From Goodreads: If someone hurts your sister and you’re any kind of man, you seek revenge, right? If your brother’s been accused of a terrible crime and you’re the main witness, then you banish all doubt and defend him. Isn’t that what families do? When Mikey’s sister claims a boy assaulted her at a party, his world of work and girls begins to fall apart. When Ellie’s brother is charged with the crime, but says he didn’t do it, her world of revision, exams and fitting in at a new school begins to unravel. When Mikey and Ellie meet, two worlds collide. Brave and unflinching, this is a novel of extraordinary skillfulness and almost unbearable tension. It’s a book about loyalty and the choices that come with it. But above all it’s a book about love – for one’s family and for another.
The subject matter is one of those delicate which subjects which could have gone terribly wrong in novel form which is why I was skeptical about reading this book but I was pleasantly surprised. Downhall handled the subject with grace. And in fact the actual subject of rape is more on the periphial or the story – it’s not about those directly involved but about a brother trying to protect his sister and a sister trying to do the right thing. It’s a love story about two people on opposite sides of an issue. It’s difficult to review the book without giving too much away but it was a book I couldn’t put down and against all odds I was rooting for the couple to be together.
Lennie walker can’t stop thinking about her sister’s boyfriend. She can’t stop kissing her sister’s boyfriend. Why? Because he makes her feel closer to her sister, Bailey. Bailey died unexpectedly. She just…died. One minute she was an aspiring actress, the next she stopped breathing. For most of her life Lennie had been Bailey’s shadow. And now Bailey was gone and Toby was the only one who seemed to understand Lennie’s pain.
Then there’s Joe, who turns up in her band practice, all wide smiles and sophisticated French charm. Lennie can’t deny her attracti
on to Joe and he seems to take her out of her sorrow and for a few moments makes her forget about her dead sister. Which in turn makes Lennie feel guilty for not constantly being submerged int her grief.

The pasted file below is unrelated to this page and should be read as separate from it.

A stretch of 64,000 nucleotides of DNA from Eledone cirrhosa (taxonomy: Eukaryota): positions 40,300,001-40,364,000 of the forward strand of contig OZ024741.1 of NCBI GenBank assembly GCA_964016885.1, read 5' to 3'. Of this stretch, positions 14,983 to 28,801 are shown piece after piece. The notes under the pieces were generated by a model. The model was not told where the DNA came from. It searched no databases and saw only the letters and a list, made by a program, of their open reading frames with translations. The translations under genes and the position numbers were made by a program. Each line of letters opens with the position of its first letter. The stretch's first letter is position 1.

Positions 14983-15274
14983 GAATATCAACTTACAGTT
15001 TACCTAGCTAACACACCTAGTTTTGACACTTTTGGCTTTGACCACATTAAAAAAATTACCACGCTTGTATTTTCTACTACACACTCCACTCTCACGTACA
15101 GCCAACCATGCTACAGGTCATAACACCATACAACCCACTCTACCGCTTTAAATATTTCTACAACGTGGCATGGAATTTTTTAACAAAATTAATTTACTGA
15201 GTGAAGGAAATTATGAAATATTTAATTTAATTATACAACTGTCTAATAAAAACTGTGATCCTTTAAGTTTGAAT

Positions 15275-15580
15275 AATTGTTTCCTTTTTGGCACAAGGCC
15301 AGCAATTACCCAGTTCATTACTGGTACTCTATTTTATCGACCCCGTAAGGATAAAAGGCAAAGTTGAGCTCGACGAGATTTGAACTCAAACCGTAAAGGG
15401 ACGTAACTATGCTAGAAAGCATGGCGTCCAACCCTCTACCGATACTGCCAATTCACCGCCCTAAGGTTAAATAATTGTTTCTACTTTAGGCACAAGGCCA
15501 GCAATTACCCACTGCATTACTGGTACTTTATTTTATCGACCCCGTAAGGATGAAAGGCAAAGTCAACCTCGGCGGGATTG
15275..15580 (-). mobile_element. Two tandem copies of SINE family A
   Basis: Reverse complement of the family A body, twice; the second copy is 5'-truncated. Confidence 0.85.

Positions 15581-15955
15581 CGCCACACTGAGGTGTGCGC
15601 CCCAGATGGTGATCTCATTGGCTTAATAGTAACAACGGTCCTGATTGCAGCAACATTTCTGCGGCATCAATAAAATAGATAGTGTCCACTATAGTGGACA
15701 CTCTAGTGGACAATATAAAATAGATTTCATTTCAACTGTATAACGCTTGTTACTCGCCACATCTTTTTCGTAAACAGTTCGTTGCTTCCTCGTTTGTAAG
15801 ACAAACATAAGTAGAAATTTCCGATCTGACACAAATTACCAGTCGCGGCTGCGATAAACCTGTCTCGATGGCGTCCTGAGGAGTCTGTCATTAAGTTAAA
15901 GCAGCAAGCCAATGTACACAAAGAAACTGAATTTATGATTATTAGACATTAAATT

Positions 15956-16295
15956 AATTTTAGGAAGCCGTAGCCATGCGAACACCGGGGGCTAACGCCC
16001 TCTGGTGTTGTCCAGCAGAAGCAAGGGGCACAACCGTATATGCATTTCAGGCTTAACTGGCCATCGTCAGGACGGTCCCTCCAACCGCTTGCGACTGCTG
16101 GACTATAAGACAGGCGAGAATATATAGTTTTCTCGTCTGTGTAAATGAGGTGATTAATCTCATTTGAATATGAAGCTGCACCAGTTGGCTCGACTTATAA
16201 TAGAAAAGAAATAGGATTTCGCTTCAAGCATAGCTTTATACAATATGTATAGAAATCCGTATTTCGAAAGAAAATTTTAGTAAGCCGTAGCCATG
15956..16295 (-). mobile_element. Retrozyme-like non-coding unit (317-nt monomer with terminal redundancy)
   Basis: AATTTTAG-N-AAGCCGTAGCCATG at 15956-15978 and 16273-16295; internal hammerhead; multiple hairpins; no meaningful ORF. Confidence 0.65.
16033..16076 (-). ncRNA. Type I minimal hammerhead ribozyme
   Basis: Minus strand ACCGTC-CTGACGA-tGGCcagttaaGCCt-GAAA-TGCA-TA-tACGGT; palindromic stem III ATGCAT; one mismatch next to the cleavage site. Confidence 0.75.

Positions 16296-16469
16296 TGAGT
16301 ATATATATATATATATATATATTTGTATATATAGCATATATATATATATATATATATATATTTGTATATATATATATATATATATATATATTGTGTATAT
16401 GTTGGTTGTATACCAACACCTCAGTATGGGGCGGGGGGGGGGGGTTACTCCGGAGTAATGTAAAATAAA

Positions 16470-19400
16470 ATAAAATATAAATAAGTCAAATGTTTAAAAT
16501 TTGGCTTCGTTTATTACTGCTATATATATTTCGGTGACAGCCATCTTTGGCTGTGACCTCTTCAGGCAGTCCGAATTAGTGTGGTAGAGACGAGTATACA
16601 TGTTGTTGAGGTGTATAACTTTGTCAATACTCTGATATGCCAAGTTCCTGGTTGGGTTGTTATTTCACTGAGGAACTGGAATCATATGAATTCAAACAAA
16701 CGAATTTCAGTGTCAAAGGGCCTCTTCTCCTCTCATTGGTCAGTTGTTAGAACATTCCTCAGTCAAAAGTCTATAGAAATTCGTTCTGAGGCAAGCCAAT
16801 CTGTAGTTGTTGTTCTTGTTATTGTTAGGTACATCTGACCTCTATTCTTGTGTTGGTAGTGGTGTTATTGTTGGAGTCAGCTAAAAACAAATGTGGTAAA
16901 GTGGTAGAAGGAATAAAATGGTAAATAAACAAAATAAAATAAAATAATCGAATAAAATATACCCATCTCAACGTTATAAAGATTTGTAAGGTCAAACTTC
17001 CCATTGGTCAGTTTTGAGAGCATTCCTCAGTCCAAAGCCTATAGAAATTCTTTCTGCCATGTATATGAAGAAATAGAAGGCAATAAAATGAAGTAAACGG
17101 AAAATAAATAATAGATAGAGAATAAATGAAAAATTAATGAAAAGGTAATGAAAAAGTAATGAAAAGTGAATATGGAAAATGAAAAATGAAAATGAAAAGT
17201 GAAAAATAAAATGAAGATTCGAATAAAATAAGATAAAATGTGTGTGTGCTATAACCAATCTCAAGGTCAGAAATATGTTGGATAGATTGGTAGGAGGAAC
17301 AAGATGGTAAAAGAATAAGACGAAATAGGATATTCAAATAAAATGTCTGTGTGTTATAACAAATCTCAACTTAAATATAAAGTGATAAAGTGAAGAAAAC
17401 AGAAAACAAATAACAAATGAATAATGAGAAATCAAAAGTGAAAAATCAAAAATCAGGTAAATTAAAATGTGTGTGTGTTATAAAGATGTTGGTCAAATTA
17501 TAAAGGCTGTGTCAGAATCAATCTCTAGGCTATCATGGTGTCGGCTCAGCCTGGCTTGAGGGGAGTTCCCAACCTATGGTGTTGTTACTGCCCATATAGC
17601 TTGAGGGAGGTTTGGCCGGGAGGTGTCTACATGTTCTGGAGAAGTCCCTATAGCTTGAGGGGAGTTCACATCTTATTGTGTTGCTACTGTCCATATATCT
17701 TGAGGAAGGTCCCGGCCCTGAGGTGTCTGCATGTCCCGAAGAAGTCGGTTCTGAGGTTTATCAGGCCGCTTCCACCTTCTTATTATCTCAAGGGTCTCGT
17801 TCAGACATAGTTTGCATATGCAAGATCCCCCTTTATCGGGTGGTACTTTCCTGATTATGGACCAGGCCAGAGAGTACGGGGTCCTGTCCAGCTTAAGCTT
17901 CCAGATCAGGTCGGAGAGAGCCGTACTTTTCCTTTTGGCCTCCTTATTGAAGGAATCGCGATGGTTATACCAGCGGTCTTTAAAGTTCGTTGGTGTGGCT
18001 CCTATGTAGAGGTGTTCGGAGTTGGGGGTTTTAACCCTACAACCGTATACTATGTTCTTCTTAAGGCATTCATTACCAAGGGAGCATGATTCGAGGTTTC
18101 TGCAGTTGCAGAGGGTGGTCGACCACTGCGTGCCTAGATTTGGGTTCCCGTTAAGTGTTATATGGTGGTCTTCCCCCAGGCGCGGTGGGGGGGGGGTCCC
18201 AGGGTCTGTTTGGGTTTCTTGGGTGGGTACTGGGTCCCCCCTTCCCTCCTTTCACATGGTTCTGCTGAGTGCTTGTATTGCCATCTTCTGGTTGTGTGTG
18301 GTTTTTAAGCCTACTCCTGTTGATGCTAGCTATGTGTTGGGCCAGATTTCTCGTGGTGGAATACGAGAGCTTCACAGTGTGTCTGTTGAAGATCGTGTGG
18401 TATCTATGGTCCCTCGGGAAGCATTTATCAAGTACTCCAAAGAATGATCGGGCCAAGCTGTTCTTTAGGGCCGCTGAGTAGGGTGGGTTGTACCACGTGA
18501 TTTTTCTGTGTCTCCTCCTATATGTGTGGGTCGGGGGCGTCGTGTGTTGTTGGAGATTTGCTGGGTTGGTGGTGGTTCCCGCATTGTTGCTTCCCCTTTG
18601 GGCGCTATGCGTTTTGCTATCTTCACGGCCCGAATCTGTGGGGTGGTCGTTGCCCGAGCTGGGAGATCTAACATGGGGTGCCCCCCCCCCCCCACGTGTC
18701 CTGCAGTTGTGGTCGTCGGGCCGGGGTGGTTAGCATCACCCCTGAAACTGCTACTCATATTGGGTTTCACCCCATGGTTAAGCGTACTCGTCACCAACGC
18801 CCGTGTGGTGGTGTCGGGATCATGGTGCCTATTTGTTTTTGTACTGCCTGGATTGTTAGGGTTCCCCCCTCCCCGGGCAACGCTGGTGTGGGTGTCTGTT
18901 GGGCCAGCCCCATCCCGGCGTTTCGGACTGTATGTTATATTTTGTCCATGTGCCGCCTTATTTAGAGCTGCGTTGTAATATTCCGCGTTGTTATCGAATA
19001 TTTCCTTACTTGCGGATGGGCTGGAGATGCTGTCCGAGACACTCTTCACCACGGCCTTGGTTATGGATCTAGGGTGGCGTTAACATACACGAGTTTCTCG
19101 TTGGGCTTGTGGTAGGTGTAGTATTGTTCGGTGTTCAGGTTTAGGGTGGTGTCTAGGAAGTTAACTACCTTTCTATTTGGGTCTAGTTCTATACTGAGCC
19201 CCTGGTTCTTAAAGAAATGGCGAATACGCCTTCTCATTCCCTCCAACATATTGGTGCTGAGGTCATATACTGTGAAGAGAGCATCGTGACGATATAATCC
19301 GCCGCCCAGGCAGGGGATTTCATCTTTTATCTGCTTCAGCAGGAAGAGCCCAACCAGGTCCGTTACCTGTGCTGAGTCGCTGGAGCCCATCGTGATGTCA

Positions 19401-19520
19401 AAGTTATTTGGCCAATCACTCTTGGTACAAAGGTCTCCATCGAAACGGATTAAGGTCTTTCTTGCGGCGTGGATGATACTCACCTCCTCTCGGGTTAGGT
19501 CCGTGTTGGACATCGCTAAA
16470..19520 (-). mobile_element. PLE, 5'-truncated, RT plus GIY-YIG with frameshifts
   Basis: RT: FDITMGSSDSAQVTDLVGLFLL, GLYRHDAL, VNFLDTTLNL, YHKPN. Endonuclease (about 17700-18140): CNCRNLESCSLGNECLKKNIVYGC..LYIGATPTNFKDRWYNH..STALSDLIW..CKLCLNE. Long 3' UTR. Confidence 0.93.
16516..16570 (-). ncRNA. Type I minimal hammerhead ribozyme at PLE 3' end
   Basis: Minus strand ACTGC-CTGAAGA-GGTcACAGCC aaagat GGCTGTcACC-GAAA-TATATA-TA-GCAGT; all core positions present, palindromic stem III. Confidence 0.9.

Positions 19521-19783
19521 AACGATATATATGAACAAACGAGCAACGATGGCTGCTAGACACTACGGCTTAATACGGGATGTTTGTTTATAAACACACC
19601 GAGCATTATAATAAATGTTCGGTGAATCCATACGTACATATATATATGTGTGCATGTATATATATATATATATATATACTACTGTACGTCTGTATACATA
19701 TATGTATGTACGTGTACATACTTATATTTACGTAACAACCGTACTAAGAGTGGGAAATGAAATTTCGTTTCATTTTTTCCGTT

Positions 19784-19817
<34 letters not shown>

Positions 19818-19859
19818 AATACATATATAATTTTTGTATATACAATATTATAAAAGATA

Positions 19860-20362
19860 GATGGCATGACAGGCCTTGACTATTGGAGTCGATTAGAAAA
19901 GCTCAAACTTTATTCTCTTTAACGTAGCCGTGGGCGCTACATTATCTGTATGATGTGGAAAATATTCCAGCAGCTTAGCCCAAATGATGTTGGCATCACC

The Sky is Everywhere really struck a chord and resonated with me. Anyone who has ever lost someone close to them will understand Lennie’s pain, her confusion of how she was supposed to survive without her precious sister, her guilt for enjoying her life even without Bailey in it and her frustration with how quickly the rest of the world manage to move on and lastly her need to cling onto Toby, Bailey’s boyfriend who is flailing in life as much as she is.
I had seen the movie version and hadn’t actually realised there was a book until I stumbled upon it at my local library. The movie made me cry. The book wrenched even more at my heart.
Wladyslaw Szpilman writes with an eery disconnect. It’s all very matter of fact and that’s what makes it so haunting. He wrote the book as a journal shortly after the war so the experiences were still fresh, so perhaps he was suffering some kind of shock and that’s what makes it so compelling. The movie was beautifully and hauntingly made and captures the entire essence of the book which so many movies fail to do but the book adds another layer to have it from the horse’s mouth so to speak and to have his voice in your imagination as you read.
Wladyslaw Szpilman lived through the war as a matter of accident. He was not shipped off on a train to an extermination camp purely because a police officer recognised him and pulled him back. Afterwards, he survived on the kindness of a distance relative and then on the kindness of strangers with a conscience. He survived the razing of Warsaw due to the kindness of a German officer who at the time of meeting Szpilman was ashamed to call himself German. Szpilman never saw the officer again but later discovered he was not the only Jew the officer had helped and ultimately saved.
After it’s first publication in Poland in 1946, the book was quickly taken off the shelves and Szpilman was forced to claim the officer was Austrian rather than German as it was unimaginable to have a German as a Jew’s saviour.
This story is a haunting, heartbreaking and beautifully told story of a human’s quest for survival even when he seemingly has nothing left to live for and nowhere to hide.